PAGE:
Mark McDermott

Surf and sound: Surfers Rob Muchado, Donavon Frankenreiter, Latch Key Kid and Tim Curran on how music flows from life at the beach

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Rob Muchado. Photo by Mike Balzer

by Ryan McDonald

The North Shore of Oahu, a winter in the mid ‘90s. Five surfers head for Sunset Beach Elementary, a kindergarten through sixth grade school directly across Kamehameha Highway from Pipeline. The surfers are Donovan Frankenreiter, Peter King, Jack Johnson, Rob Machado, and Kelly Slater. They are there to play music.

It’s unlikely that a recording exists. A quick search of YouTube turns up no videos. And perhaps that’s as it should be. This variable Traveling Wilburys of surfing was a spur-of-the-moment creation, Machado said in a recent interview. (Based on the timing, it’s quite possible that a young John John Florence was in the audience.) The five surfers didn’t think of themselves as a band: they were there for the same reason many pros find themselves on the North Shore in winter, drawn by the year’s biggest contests and the planet’s most sought-after surf.

And yet there was also something inevitable about the performance.

“We were sitting around played music, and we said, ‘Let’s figure out three or four songs for some kids,’” Machado said. “That crew of people has gone on to have some real success in the music industry. We were all sitting around, and when we’re not surfing, we’re learning songs and playing music.”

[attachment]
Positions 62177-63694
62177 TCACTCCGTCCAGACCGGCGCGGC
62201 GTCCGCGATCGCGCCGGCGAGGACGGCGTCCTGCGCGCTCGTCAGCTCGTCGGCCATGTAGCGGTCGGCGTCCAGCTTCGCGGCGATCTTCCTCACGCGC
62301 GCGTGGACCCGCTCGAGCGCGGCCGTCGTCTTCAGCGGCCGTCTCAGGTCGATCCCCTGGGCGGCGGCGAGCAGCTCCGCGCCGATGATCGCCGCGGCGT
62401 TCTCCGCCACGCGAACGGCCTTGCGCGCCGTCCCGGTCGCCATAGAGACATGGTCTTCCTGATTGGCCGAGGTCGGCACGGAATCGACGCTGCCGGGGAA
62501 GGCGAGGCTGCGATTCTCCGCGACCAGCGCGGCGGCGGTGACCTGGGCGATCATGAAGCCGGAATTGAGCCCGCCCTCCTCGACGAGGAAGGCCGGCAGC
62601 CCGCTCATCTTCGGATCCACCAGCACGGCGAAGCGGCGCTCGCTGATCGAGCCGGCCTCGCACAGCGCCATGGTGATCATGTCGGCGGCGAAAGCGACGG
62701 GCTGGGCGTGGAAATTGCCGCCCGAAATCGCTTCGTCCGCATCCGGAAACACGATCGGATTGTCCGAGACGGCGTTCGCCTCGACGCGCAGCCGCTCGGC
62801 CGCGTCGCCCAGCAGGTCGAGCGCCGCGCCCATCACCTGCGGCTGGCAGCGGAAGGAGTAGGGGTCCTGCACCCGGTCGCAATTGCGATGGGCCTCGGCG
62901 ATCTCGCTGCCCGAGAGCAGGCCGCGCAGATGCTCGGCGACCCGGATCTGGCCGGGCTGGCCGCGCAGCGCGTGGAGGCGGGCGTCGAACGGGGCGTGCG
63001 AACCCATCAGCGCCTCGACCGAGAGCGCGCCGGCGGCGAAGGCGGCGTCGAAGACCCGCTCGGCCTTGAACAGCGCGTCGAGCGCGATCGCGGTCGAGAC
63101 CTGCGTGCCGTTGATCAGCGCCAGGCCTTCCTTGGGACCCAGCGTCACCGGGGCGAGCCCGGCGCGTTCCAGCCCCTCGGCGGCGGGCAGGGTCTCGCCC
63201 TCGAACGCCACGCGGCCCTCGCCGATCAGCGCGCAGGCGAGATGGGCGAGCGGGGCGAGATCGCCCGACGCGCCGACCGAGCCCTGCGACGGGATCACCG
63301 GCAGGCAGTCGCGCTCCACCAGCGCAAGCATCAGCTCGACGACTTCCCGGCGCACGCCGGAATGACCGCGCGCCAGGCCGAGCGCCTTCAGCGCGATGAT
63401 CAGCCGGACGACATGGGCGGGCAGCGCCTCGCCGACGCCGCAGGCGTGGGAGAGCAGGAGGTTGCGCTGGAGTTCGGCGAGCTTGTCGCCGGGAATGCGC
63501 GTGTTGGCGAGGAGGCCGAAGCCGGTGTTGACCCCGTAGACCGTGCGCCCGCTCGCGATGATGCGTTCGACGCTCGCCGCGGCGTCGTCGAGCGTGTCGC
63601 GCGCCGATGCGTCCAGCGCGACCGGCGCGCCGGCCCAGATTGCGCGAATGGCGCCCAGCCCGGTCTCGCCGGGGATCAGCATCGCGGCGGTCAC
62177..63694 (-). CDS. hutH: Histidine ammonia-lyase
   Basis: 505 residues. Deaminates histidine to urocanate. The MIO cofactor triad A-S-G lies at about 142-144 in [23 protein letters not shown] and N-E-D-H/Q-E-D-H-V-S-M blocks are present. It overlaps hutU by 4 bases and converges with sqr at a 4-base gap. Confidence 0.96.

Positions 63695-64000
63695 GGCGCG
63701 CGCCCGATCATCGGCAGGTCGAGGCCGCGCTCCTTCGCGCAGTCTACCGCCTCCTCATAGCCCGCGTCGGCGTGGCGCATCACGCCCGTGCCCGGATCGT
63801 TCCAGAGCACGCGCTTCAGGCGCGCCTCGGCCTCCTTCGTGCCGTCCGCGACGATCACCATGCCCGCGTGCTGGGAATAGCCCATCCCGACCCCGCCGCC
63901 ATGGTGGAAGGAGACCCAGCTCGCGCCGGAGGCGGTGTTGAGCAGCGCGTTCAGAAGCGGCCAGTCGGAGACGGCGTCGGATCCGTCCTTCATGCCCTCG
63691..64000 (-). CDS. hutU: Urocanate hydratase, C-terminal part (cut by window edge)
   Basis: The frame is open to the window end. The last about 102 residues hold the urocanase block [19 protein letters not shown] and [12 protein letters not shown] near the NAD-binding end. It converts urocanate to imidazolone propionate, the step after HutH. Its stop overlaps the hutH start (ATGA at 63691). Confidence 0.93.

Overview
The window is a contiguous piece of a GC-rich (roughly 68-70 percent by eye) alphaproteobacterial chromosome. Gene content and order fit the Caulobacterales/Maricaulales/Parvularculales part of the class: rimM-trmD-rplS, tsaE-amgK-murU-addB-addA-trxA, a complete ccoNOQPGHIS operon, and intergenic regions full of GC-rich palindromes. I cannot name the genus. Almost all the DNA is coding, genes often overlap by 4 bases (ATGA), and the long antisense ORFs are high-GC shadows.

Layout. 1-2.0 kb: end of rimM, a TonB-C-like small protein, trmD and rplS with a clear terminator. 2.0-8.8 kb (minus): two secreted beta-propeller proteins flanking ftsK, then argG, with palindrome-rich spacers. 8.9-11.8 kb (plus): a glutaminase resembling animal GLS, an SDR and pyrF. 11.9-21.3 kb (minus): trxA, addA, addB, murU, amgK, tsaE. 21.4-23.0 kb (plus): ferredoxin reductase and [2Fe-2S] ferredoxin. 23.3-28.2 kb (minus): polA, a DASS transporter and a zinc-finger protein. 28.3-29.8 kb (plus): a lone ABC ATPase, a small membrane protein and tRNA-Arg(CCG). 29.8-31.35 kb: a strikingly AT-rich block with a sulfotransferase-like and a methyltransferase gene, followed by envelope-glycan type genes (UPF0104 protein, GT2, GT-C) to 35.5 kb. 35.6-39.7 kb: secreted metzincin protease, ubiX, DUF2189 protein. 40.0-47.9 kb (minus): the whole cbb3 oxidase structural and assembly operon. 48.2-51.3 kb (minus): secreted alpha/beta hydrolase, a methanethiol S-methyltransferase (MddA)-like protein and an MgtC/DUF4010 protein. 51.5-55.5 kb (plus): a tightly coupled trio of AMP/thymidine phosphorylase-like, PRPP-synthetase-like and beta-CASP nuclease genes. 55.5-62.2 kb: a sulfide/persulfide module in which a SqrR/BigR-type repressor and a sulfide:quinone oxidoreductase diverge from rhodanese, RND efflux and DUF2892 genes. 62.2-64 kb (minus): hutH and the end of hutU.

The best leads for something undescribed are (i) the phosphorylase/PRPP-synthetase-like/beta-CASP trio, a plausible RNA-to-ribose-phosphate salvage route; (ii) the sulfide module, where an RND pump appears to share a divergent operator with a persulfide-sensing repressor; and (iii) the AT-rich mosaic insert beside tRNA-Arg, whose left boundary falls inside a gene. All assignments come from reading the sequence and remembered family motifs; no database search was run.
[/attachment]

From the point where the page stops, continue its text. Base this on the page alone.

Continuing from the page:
Donavon Frankenreiter, Gary Hoey, Kelly Slater, and Rob Machado. Photo by Mike Balzer

Machado, Frankenreiter and Timmy Curran are among the professional surfers filling out the BeachLife lineup. Surfing musicians are a natural choice for a festival with “Beach” in the title, especially one taking place not far from where, in 1909, George Freeth put on one of the first surfing demonstrations on the west coast. Gavin Heaney, a South Bay native, surfer and frontman for festival performer Latch Key Kid, used some liquid imagery to describe the connection between the two.

“The movement in surfing is so fluid, it just lends itself to music. You wouldn’t want to watch football to music,” Heaney said.

Gavin Heaney.

At their best, both surfing and music offer the promise of leaving behind the worries of everyday life for brief moments of blissful transcendence. This, Frankenreiter said, is the approach he takes in music. His soothing croon makes the listener focus more on the sound of his voice and less on the words he’s chosen, and he resists attempts to interpret or analyze his songs. Instead, he encourages listeners to simply enjoy.

“There are amazing political songs, people doing great things, but that’s just not me. I use music to escape, to feel good, to overcome anything I may be feeling. That hour and a half on stage is the best part of the day,” Frankenreiter said.